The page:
WHO AM I?
The Question is: is it even important ?
I guess not...
Who I am is not important, and I don't want to exalt
myself or my work, I am just a common man you probably would
never know. Just another guy next door or just that person in
the street you prefer to ignore. So, as a person I am not
important but I do believe my research is...
My research and studies are primarily based on criminological
terrorism studies. My interests are in the following fields and
again, I do believe the projects I am working are beneficial to
everyone in many ways.
• Criminological Research
• Terrorism Studies
• Religion and Religious Terrorism
I am currently working on a few projects on religious
terrorism and the law enforcement strategies. Which includes
developing a manual for hostage negotiators in dealing with
Those who are interested in
criminology, police science, and criminological research
please remember to visit my site
Psychology is another field of interest
forensic psychology and PTSD, I worked a
number of institutions horning my experience with people who
have post traumatic stress disorder. Originally it was a minor
interest of mine, as I was trying to find a relation between
episodic dyscontrol and violent criminality. During my studies, I came
across a few PTSD cases and was interested more as a human being
than a criminologist. PTSD cases, most of
them, I came across were tragic and life changing. Those
experiences are the reason for choosing Seneca's great words, "Ubicumque
homo est, ibi beneficio locus est" for this page.
My Studies in Psychology and Criminology are primarily
based on interrogation of criminals and terrorists, hostage
negotiation, religious terrorism, post traumatic stress
disorder, and ethnicity. Law Enforcement support is
another field of interest where formulating strategies for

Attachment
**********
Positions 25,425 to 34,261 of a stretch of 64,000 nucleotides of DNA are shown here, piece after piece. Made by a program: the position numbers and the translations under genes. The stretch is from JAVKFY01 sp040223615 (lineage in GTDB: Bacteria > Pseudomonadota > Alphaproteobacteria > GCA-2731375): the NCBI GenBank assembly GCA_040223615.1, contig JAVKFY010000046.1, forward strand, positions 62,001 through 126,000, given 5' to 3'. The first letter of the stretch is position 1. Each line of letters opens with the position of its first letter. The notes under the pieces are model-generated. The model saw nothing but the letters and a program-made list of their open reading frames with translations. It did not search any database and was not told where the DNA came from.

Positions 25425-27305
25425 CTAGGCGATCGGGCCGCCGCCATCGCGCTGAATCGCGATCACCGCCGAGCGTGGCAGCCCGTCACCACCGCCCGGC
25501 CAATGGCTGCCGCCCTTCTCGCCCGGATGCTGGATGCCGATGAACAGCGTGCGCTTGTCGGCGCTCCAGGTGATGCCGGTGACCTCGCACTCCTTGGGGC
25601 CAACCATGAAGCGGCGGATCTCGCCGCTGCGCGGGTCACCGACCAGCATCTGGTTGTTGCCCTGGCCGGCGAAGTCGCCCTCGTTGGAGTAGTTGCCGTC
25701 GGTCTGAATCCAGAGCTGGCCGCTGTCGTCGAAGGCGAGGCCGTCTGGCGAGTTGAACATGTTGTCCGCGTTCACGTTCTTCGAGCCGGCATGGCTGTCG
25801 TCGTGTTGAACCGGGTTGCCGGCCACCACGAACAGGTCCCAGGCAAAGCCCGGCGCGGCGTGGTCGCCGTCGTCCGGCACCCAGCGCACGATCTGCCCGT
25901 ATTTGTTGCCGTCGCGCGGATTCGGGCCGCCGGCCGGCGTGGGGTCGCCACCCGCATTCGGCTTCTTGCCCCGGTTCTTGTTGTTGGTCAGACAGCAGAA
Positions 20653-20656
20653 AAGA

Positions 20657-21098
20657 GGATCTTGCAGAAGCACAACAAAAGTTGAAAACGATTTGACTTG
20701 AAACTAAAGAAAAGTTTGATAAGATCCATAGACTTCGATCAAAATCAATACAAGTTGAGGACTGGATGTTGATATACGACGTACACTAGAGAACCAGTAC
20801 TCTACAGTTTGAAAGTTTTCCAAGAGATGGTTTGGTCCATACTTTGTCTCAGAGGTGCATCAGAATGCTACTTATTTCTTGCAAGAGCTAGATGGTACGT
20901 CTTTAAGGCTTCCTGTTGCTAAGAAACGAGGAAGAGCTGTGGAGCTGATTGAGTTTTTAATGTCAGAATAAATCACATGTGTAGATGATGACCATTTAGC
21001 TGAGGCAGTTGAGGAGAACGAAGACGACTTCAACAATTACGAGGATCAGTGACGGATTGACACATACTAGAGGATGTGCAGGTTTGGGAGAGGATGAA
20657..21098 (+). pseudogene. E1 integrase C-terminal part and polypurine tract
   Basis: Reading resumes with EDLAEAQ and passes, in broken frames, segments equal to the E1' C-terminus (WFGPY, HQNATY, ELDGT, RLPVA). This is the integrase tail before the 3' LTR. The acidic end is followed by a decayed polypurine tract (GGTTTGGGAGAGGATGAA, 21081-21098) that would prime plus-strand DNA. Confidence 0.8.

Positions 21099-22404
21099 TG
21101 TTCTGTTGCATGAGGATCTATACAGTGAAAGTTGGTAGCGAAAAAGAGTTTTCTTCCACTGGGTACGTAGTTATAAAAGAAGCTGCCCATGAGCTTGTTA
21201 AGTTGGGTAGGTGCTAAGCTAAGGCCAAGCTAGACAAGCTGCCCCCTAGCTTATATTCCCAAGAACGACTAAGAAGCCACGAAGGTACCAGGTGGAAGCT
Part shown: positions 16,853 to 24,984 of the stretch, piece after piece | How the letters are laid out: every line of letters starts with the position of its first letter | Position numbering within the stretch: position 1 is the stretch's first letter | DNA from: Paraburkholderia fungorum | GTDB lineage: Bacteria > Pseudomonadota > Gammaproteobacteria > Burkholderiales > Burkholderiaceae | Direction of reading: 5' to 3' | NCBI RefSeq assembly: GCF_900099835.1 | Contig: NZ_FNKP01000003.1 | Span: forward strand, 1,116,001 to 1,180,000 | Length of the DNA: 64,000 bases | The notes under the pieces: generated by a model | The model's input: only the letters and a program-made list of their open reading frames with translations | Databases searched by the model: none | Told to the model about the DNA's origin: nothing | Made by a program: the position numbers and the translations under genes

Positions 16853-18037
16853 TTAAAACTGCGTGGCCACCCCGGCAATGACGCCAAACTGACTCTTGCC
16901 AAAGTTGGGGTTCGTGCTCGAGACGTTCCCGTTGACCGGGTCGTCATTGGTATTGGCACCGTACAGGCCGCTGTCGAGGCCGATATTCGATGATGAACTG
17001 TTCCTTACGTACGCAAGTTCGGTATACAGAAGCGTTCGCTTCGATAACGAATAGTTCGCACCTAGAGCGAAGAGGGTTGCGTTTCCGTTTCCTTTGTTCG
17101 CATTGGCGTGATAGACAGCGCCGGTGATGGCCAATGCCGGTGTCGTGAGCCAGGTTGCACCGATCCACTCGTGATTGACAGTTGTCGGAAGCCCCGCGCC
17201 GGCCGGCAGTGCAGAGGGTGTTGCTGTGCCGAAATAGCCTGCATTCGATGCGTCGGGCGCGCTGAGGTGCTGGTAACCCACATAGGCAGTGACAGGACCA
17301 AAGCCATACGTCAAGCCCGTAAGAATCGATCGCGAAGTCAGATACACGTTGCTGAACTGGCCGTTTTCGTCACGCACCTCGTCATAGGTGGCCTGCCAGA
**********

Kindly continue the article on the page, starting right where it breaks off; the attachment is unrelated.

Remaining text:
law enforcement and counter terrorism agencies are the main
area of my research.
In 2006 my studies experienced a sudden shift from
criminology, especially from violent crime to transnational
crime then to terrorism research, thanks to my mentor Paul
Wilkinson. Prof. Wilkinson was one of the pioneers in
terrorism studies, some even consider him as the father of
terrorism studies. He successfully transplanted my interests
from violent crime research to terrorism.
My original plan was a combined research in Violent Crime Apprehension
Program (ViCAP) and Violent Crime Linkage Analysis System (ViCLAS).
The former was developed by FBI (USA) and the later was
designed by RCMP (Canada). ViCAP is known for its invaluable
use in identifying and tracking serial killers and felons.
ViCLAS is now used by homicide investigators in Australia,
Austria, China, Sweden and even several states in USA. Note
that, at the same time, ViCAP had not been adopted by many
police forces in USA. According to David Cavanaugh, a ViCAP
expert at Harvard University noted, "The Canadians...have
taken a good American idea and transformed it into the best
in the world."
As you can see this is not exactly my résumé just a brief
overview on my studies and career path. I prefer to listen
your views. Remember to visit my blog
as well, for discussions and views.
Short Walk to the Past
Ubicumque homo est, ibi
beneficio locus est is from Thyestes, CCXIV
of Seneca (54 BC – 37 AD) meaning - wherever there is a
human being, there is an opportunity for kindness.
Prof. Paul Wilkinson guided me from
University of Dundee to University of Aberdeen to pursue a
career in terrorism research. As he was retiring from St.
Andrews he couldn't take me under his wings, however, he was a
guide, mentor and a father figure in my life as a
and a Legend
Two roads diverged in a wood, and I took the one less
travelled by, and that has made all the difference -
Though I always felt that he was a bit worried about my
research into religious terrorism, which he once told me that
it will not be a path wise man would tread, yet he himself was never keen on
taking a path others would travel. In his book Political
Terrorism he boldly asserted that it is extraordinarily
difficult for terrorist to predict the psychological reactions
of that sector of population which they regard as their
'audience.' He approached the field of terrorism with his own
unique perspective which is why many would consider him as the
father of terrorism studies.
Quite often he advised me that without proper and expert Supervisorial
support research in religious terrorism can be a double edge
sword which might be more harmful when it comes to controversy
and sensitivity. How right he was.. .!!
There I was and here I am, still battling dragons of political
correctness, controversies, and vested interests that would
devour academic freedom, justice and the values we would bleed
for. Well, this is, after all a voyage for a beginning. There
are dark clouds, lightning and thunderstorm, but as As John
Augustus Shedd said, "A ship is safe in the harbour, but it is
not built for that."